I just wanted to pick a couple of my favorite images. Talk a little bit about it, a little bit of the backstory, a little about the composition, and just kind of talk about my mindset going into it. So I have an image here from Gros Morne in Newfoundland it's Gros Morne National Park. Newfoundland is an Eastern province in Canada. It's this incredible fjord. It's actually fresh water. It's disconnected from the ocean. Freshwater fjord that resembles Norway. But it's right here in Canada. It's a place I've been wanting to go for years as a kid. I remember seeing photos of it in like photo books or postcards. I can't remember where exactly I saw it but I remember seeing images of that and being like, "I need to go there. I wanna see this for myself. I want to experience it." We were planning this for months. We joined some friends. They were kind of traveling there on their honeymoon. We crashed and joined with them for a little bit and combined trips. We got, you know,...
did our research. We found out that you have to take a test to be able to navigate the terrain. We were gonna do the whole traverse. It was, I think, five days traversing from one point of the park to the other fully in the back country, there's actually no set trail. You have to navigate yourself. So you have to know how to use a compass, how to navigate all these things. And they actually had a test that you had to take. Before you could do the hike, before you could get your permits. You had to go through it all and make sure that you knew what you were getting yourself into. So that was something that we kind of had to keep in mind. You know, we had to make sure we had all the maps. We had everything dialed, we need to know where we're camping, how to get to each place and do all that. So it was our first night and we took a ferry down the fjord to the other end where the hike started up. It was kind of overcast. It was, you know, in and out of rainstorm storms, conditions were not looking prime. I was really, really bummed because this is a place I've been wanting to visit for so long and I was so excited to finally get there and we got skunked, you know, it was pouring rain. We just got up to the top, set up our camp, and just retreated to our tents. I took a nap. I was just kind of, you know, still happy to be there and experience it. But I was so invested in, "I'm gonna get some incredible photos. This is gonna be, portfolio pieces ideally, things I can share and have for the long haul and sell prints, all these things." And so I was just trying to manage my expectations. I set an alarm. No, sorry. I'm in my tent, hiding from the rain. I ended up having a nap. I fell asleep. I didn't set an alarm and I just kinda woke up just kind of groggy, like, "oh, what's going on outside?" I opened up my tent door to this scene. Literally what's going on right now. The storm is breaking, clouds, fogs emerging up. These wispy clouds that are just lit up by the sun. It's going off. I scramble, find my camera, grab my lens, throw it on. I'm freaking out. Like trying to, okay, compose. What's my shot. What am I trying to get here? What's it doing? I'm just, trying to calculate it all in my head. And I noticed that there's this single ray of light shining onto, it's called Pissing Mare Falls. It's the actual name of it. But there's this, this ray of light going directly onto the falls, lighting it up. And there's these clouds all around it, just, you know, with that sunset glow. And it was just the most incredible, some of the most incredible conditions I've ever encountered. And it just happened to be at right place, right time prepared, had everything kind of ready to go, but just, it was lucky. It was a lucky shot. If I slept for an extra 15 minutes, I would've missed it. I would've woke up, the sun would've been setting, the whole scene would've been gone so that was just a great example of what a lot of landscape photography is. And it's just the right place, right time. Trial and error, spending time outside, you never know what you're gonna get. And this ended up being one of my favorite shots just because of that story behind it. It's a place I've been wanting to go for so long. I thought we were gonna get completely skunked with conditions and it turned out to be some of the most incredible conditions ever. And I just kind of composed this in a way that it shows that light beam, you have the falls on the left and you can kind of see the whole fjord and all the layers behind it. So just a little bit of a story behind that image and why it's one of my favorites. All right. Here's another image. And you can kind of probably see a bit of a common theme. Just moody, drama, clouds. Going into this we had no real expectations because we were driving into a huge snowstorm. We heard about this viewpoint from a friend in the kind of east room, the Grand Canyon. We figured out, you know we did some Googling, figured out that you had to get some permits. It was on Navajo Nation land. So we had to make sure we get our permits before going out there, making sure we're all set up. So we said, "you know what? Let's just go." Let's just see what, see what we can see. Expectations were low. We're driving. We were basically in a snow globe. Couldn't see anything around us. And just driving along this road. And all of a sudden the clouds start to drop and we realize we're driving along the side of a cliff. And we look out, walk out, look down, and the scene is unfolding. The clouds are parting. The sun is poking through. It's lighting up the canyon walls. The wind is pushing the clouds off. It's just a super dramatic scene that I'll never forget. I remember just standing there in just shock. I don't think I took photos for a while we were just in disbelief of what was happening and the scale of it all. The Grand Canyon is huge. It's massive. And it's so hard to capture because you can't really, there's no boats down the river or anything like that. It's just something that you just have to you have to see for yourself, and it can be tough with a photo to kind of give that proper scale. But for this one, I just want to show that. Highlight the clouds, and the drum, and the mood and show that the storm is breaking and the cliff is being revealed and that you can kind of see that dark moody river down below. So that was just once again a common theme of right place, right time, just keeping expectations low, hoping for the best. Typically, if you go out in a storm and you try and find when it's ending you're gonna get rewarded with really, really, really cool conditions because the light's gonna pop out. Things are breaking up and it's gonna create a lot of mood and drama. If it was just a clear day it would've still been beautiful but you wouldn't have had this drama that I love so much and this made it a standout photo because you're not gonna get conditions like this all the time. It was a high snow year. And it was just happened to be the exact right timing. So that was an image that stood out. It garnered a lot of attention. And that kind of helped propel me up again with my photography career, because it got shared a lot. A lot of people are talking about it. So it's moments like that, that I love that I just, you just kind of happen to stumble upon and you're prepared for it. This is an image that I was kind of joking about when I posted it. I just was saying that I was taking a photo and I sneezed and my photo was blurry, but I actually kind of liked it. It's kind of half true. It was a bit of an accident. I was on a boat and it was getting really dark. As you can see, the moon was just rising over the cliff. And I was trying to manage my settings get everything dialed in. And I had a shot that was kind of blurry. And I realized, you know what I'm gonna have some fun with this. I'm gonna play around with my settings a little bit and see if I can capture that blur and create the line that was coming out down on the ocean. See if I can emulate in the sky to create one straight line down. So what I did was I had my settings, a slower shutter, where then I can then create some motion by moving it, moving my camera. I had a telephoto lens on. So what I did was, I took dozens, and dozens, and dozens of photos that didn't turn out. But I happened to get one where I was perfectly still and I was able to go up down. That quick up down that I was perfectly still in that moment. And it just created this really cool image, which at first I didn't know if I liked it or not but once I kinda, started editing it a bit, I realized that maybe there was something a little special here and it's a fairly new image that is now one of my favorites. And I encourage you just to kind of play around with settings. This was just having fun with it, playing, you know trying to capture something a bit different and unique. Most of the time you probably just capture the moon rising and that's it. So this just added a little bit of element of a playful element to it that made it stand out from other moon photos. This has been one of my most successful images. I've sold the most prints of this image. I've had artists recreate this image and paint it. We actually did this beautiful big piece. We were able to donate to the BC Children's Hospital. It to me is just I think it's a beautiful photo. It's nice, clean, minimal, it's unique conditions, but the story behind it is just what makes it for me. It was actually on Mount Cheam. I was up with some friends and we were hiking up. And one of those things, it was an overcast cloudy day, for shooting conditions. We're probably, we weren't gonna get much of a sunset. We're gonna be in the cloud. It's gonna be nothing too exciting, but we're here. The intention, the goal was to go having like, outside and spend time with friends, hiking in nature. It wasn't for a photo in particular. And I think maybe it's with that intention is why it kind of happened. But we're hiking, hiking, hiking, making our way, gaining altitude. And then all of a sudden we're in the clouds. Next thing you know, a little bit more elevation, and boom pop out of the clouds. A huge, the whole everything around us fully, you know, massive inversion fully covered except for the peaks peeking out. And, you know, lo and behold, Mount Baker, one of my favorite mountains just the points poking through right at the top. Right as the sun's setting, you got that band of glow, you know a (indistinct) glow right on it. You got that nice color, even sky. I was losing it. I was like freaking out. I was like, "oh, this is amazing, this is amazing!" I think it was one of the first inversions I've ever encountered. And I'm just like, shooting like a madman, trying to capture it before we lose all the sun and the light. And I just kind of honed in on this. And I was like, this is the shot. This is my favorite mountain, you know, unreal conditions. This is something that I'm never gonna forget. And an image that I'm just really, really happy with. And primarily because I wasn't expecting to get anything. And lo and behold, I got quite a few images from that hike that are some of my favorite. And once again, I've kind of stood out and garnered a lot attention around my name. Got shared around a lot. People wanted prints of it. It just was a lucky shot you could say.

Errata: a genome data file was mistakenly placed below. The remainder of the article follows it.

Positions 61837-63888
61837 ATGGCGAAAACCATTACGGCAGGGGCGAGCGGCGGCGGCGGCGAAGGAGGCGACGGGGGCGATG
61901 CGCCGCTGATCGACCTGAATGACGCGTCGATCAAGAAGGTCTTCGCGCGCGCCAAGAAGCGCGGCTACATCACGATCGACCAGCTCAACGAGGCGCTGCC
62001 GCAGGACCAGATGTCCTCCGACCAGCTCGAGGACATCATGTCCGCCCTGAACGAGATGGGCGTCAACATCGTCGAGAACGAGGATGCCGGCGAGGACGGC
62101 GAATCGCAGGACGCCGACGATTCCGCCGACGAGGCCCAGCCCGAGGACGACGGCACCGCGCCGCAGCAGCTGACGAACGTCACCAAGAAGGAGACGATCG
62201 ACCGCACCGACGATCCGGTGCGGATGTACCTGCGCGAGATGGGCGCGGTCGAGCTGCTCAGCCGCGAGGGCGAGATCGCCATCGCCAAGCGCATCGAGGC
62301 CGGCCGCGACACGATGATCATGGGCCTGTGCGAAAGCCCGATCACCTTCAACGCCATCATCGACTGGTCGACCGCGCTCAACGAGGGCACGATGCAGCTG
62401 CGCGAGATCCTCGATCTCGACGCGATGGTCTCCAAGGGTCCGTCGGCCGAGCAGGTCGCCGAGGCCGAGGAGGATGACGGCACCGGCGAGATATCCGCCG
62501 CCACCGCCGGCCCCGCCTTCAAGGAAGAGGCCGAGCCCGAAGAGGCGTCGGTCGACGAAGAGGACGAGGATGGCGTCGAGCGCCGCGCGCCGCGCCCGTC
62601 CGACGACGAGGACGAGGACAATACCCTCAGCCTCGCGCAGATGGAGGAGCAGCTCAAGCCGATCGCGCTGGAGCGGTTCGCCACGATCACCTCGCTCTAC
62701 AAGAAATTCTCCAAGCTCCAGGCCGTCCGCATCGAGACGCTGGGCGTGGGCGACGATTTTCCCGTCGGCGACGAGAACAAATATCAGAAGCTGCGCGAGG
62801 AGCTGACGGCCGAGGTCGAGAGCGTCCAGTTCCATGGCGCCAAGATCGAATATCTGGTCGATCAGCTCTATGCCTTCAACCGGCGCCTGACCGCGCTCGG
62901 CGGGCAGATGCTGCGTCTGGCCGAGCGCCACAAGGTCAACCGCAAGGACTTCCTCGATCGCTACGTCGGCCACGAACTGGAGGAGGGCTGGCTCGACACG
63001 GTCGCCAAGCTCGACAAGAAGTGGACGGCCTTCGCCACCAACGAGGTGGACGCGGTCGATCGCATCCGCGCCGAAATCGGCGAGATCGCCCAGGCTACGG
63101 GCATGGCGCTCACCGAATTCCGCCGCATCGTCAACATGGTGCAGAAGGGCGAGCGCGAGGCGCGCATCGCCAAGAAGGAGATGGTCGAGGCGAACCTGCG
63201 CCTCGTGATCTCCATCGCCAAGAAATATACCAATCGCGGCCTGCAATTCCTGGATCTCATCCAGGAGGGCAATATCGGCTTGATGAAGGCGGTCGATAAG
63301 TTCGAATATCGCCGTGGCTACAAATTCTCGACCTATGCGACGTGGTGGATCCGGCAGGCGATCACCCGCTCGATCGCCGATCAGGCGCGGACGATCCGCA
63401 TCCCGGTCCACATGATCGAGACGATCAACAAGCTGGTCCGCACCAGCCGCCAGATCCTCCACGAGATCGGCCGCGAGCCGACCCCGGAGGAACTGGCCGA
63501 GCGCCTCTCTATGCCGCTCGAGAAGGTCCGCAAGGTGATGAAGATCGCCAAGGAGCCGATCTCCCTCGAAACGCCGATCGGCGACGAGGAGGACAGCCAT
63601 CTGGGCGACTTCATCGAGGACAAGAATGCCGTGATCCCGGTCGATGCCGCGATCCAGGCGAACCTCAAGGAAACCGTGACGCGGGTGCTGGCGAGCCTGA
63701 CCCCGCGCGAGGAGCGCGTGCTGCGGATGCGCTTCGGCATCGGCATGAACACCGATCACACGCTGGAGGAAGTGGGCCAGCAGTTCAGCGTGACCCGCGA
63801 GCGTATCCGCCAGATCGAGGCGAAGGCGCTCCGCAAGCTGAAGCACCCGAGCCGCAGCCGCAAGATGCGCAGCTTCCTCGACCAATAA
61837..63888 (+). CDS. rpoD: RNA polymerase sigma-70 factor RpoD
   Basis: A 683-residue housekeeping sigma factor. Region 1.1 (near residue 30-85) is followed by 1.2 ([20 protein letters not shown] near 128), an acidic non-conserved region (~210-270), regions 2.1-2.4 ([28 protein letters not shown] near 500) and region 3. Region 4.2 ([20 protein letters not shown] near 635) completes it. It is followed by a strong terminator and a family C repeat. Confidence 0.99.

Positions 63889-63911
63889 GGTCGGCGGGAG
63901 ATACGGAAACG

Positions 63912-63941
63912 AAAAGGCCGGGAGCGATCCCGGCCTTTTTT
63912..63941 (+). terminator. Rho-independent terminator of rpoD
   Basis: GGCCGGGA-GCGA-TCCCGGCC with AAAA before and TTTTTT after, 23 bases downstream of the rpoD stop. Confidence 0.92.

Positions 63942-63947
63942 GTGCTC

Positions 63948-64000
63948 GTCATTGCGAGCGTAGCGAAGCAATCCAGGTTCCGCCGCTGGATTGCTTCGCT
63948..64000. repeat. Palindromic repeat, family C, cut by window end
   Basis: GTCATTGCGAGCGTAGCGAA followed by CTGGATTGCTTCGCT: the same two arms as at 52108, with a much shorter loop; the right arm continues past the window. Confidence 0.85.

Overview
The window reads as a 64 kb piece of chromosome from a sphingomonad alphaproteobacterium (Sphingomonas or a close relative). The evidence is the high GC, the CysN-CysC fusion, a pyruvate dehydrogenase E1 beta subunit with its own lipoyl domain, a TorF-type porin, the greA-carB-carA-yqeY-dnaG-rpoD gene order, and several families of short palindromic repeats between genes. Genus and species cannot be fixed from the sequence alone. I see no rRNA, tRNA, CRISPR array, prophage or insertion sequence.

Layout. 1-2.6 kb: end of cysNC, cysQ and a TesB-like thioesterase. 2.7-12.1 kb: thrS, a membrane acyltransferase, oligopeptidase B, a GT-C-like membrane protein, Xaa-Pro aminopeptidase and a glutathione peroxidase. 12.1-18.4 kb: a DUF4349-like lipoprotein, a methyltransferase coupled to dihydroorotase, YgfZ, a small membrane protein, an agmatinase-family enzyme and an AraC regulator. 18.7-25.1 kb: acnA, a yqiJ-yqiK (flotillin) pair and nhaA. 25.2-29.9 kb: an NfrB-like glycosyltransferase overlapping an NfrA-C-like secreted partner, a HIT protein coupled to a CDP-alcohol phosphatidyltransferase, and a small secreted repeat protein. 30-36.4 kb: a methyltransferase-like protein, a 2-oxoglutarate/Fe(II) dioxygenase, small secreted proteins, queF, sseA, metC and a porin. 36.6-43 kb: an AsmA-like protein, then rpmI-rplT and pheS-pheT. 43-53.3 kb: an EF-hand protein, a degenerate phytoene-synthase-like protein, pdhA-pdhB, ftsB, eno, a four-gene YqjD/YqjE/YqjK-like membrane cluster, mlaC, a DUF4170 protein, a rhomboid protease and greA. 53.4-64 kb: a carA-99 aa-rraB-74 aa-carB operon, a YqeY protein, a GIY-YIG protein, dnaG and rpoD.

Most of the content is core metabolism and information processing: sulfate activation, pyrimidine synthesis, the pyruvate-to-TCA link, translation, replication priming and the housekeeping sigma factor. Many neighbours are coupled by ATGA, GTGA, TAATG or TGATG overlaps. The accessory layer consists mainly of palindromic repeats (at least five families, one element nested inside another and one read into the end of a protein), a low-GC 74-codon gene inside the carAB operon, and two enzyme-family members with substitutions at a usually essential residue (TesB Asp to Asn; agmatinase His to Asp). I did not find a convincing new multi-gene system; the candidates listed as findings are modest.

Taylor Burk is landscape and adventure travel photographer based out of British Columbia. Select clients include Backpacker Magazine, Travel & Leisure, Men’s Journal, The North Face, Backcountry.com, Tourism Canada, and Samsung Mobile.
Incredible course! I learned so much watching this. I loved Taylor's teaching style and found it really helpful to get to see how he works out in the field. Everything about it was so well thought out - I appreciated the little details he included in the course like the PDFs and photo book recommendations. I would definitely recommend!
This course is awesome! Great insights into landscape photography. Highly recommend.
This course was great--Taylor's approach and delivery of the topics is straightforward and extremely helpful. I am somewhat comfortable with my camera/settings and know some of the basic rules of photography, but his explanations help translate in how to use those tools to create YOUR own images no matter what you are trying to achieve. Can’t recommend this course enough to any aspiring landscape photographer.